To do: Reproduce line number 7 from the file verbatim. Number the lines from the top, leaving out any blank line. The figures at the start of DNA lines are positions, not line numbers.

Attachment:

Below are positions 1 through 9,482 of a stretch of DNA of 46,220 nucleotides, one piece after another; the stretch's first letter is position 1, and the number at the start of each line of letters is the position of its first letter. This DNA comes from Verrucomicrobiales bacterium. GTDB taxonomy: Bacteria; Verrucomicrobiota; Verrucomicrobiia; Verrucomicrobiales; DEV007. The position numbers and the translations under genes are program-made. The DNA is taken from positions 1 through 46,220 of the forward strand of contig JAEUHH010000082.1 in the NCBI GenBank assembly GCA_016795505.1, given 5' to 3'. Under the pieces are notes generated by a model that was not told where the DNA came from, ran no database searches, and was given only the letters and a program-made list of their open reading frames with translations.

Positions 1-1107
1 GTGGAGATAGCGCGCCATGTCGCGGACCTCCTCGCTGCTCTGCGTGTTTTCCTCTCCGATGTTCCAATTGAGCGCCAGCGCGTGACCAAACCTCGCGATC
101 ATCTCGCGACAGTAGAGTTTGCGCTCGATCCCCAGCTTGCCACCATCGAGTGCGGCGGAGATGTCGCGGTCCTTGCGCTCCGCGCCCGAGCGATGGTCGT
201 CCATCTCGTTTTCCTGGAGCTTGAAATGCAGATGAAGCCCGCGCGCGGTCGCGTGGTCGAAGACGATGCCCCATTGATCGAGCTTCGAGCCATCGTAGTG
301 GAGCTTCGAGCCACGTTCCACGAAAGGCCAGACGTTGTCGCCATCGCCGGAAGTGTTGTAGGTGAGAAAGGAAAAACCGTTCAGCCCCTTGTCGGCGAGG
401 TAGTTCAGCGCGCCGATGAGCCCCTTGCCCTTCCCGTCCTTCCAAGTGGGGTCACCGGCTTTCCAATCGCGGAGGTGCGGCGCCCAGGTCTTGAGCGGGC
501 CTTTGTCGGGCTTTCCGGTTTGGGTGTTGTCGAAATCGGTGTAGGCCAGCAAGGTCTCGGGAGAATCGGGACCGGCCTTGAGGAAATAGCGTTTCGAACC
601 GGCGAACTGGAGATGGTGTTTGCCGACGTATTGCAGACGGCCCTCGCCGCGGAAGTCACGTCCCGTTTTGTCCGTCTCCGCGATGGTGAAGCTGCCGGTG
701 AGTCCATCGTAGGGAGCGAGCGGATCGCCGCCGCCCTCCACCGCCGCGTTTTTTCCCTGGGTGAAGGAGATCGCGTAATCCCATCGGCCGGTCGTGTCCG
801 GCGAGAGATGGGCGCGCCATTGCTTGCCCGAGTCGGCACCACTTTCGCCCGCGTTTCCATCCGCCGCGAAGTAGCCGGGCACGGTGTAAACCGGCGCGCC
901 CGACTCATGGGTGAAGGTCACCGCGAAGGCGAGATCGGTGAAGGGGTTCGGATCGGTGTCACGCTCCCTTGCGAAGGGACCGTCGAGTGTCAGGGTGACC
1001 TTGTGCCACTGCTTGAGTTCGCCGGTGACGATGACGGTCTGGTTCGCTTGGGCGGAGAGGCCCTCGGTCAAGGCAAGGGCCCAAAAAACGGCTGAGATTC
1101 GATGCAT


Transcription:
401 TAGTTCAGCGCGCCGATGAGCCCCTTGCCCTTCCCGTCCTTCCAAGTGGGGTCACCGGCTTTCCAATCGCGGAGGTGCGGCGCCCAGGTCTTGAGCGGGC